I pulled all the individual recipients out of the To: and put it back to
> In my opinion, Mr Ranum represents the practical viewpoint, discussing
> real (documented, exploited, ...) threats, while Dr Cohen represents
> the theoretical viewpoint.
Marcus always has good ideas. I'm a little surprised at his apparent
dislike of testing, and suspect his vehemence in this case has more to
do with past history of the two gentlemen than his real feelings about
testing. I empathise with this, I've been irritated by this particular
I disagree that Dr. Cohen's arguments are just theoretical, it's fairly
well accepted in software engineering that stress testing is important,
and further I've seen many case of my software failing in fairly surprising
ways under stress testing. Some of these failures had security implications.
As I understood it, all Dr. Cohen said was that you don't know if you have
problems like that unless you test. Fair enough. I don't have a testing
mentality, REAL testers almost always embarrass me when I pass what I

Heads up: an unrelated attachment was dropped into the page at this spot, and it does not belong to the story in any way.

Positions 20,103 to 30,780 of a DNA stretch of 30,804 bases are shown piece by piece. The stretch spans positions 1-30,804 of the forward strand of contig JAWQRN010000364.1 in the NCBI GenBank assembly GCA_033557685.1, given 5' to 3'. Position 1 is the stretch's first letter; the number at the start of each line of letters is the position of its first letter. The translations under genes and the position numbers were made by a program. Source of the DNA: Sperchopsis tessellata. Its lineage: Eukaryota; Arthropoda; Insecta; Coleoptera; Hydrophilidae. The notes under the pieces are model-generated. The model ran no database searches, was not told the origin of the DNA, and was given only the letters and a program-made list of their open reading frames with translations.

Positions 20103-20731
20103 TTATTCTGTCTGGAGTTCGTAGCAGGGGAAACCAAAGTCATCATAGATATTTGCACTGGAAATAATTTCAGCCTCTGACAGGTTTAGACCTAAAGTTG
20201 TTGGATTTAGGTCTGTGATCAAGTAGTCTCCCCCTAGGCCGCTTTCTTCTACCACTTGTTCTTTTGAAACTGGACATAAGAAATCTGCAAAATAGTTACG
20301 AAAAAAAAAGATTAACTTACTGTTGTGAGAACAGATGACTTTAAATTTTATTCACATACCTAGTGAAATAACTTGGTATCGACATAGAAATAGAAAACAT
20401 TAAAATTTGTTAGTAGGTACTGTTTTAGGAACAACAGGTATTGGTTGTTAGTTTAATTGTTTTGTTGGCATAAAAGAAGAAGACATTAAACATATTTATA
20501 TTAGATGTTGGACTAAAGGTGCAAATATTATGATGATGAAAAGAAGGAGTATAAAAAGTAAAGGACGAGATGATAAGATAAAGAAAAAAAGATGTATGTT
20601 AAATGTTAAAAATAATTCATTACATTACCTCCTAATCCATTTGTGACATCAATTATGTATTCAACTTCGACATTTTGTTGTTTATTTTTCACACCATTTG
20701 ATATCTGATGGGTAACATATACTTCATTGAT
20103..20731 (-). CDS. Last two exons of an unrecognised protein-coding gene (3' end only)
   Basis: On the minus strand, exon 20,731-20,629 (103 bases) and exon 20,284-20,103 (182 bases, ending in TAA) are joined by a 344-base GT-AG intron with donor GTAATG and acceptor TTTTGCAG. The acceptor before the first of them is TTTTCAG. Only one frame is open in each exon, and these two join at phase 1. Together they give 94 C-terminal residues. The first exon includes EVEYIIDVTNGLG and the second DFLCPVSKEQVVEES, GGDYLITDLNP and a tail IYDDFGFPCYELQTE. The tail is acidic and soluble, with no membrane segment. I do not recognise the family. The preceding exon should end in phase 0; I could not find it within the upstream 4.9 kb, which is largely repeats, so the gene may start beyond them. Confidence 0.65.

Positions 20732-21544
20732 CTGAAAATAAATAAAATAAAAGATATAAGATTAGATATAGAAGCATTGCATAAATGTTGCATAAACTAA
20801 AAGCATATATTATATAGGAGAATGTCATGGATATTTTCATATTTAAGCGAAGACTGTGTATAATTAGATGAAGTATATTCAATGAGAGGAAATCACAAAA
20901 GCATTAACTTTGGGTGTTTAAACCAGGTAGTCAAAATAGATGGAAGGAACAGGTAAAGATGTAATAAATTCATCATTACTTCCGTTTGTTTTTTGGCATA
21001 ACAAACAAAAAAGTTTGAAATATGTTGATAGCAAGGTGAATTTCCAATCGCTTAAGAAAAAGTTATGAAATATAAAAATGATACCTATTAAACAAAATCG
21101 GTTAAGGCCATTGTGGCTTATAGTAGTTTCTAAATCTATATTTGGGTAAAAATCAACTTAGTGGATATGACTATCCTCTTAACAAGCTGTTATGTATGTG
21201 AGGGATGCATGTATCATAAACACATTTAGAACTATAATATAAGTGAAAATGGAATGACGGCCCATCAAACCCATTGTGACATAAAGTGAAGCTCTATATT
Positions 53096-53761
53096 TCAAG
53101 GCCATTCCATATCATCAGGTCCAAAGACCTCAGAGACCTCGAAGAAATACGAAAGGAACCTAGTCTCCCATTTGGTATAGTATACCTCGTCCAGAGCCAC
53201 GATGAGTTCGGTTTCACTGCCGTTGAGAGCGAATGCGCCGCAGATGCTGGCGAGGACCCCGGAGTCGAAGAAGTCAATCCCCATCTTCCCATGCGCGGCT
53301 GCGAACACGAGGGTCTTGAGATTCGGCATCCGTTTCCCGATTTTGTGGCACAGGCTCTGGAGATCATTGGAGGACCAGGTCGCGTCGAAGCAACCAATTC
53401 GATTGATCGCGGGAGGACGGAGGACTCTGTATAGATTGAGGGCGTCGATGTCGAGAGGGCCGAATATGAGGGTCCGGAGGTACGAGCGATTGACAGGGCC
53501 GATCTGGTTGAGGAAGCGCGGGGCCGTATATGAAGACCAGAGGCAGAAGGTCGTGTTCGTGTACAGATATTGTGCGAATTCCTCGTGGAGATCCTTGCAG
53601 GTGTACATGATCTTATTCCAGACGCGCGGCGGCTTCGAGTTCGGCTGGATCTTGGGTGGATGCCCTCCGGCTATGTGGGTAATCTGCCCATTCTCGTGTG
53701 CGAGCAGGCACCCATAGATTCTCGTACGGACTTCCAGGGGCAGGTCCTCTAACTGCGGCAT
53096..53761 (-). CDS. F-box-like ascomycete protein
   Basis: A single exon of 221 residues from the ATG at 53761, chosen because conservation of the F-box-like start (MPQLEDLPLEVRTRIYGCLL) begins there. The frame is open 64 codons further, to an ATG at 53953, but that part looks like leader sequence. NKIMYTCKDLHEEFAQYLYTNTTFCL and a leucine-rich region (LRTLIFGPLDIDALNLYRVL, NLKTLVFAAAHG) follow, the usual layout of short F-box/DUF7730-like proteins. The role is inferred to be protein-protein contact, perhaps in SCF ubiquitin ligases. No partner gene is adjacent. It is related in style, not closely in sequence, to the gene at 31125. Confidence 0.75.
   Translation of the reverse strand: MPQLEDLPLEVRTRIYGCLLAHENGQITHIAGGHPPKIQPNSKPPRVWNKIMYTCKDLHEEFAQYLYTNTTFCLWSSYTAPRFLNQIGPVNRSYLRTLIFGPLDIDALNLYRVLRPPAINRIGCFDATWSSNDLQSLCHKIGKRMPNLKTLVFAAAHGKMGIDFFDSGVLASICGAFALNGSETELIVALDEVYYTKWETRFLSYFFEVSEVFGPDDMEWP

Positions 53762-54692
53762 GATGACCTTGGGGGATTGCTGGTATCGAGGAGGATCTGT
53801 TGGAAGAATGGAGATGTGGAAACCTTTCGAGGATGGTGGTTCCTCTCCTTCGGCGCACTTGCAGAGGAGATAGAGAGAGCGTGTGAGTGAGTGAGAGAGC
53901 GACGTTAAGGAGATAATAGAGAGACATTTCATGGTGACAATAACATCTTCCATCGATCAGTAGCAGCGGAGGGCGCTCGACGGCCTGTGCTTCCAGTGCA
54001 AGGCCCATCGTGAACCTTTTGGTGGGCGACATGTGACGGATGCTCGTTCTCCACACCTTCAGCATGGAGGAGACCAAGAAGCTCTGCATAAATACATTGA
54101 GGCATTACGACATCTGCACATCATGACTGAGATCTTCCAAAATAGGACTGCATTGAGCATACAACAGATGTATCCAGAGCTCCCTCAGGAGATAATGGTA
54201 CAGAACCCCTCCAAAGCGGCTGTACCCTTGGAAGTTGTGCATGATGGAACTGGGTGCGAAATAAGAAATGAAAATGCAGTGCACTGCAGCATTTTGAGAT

consider well designed, well thought out, and well tested, (by me;)
software to them.
Does anyone disagree with the point that stress testing (among other types
of testing,) is important in software we rely on for security? That's the
whole idea behind assurance. You don't just tell people what your software
does for them, you show them the test results that prove it. I'm surprise
at how much security software sells without assurance.
> While both views are important, I think that the theoretical writings
> from Dr Cohen could benefit from some practical examples or discussions
> about practical relevance. I have found the firewalls mailing list to
> be very useful and informative, mostly in a clearly practical and
> "real" way.
It sounds like you're saying that the firewalls list is useful, so Cohen's
ideas somehow have less merit?
> Personally, I've also always found it easier to respect and learn from
> theoretical discussions if they are related to practical and real
I don't see how you can get more practical then his assertion that testing's
a good idea.
Does anyone think that testing's not a good idea? Are there any of you out
there that never write bugs into your code? I've put non-obvious bugs into
five line programs <wince;> It's embarrassing but true. Also, I've seen
kernel problems under stress a lot. Wouldn't we want to know this?
/ These opinions are mine, and not Amdahl's (except by coincidence;). \
| (\ |
| Patrick J. Horgan Amdahl Corporation \\ Have |
| patrick @
com 1250 East Arques Avenue \\ _ Sword |
| Phone : (408)992-2779 P.O. Box 3470 M/S 316 \\/ Will |
| FAX : (408)773-0833 Sunnyvale, CA 94088-3470 _/\\ Travel |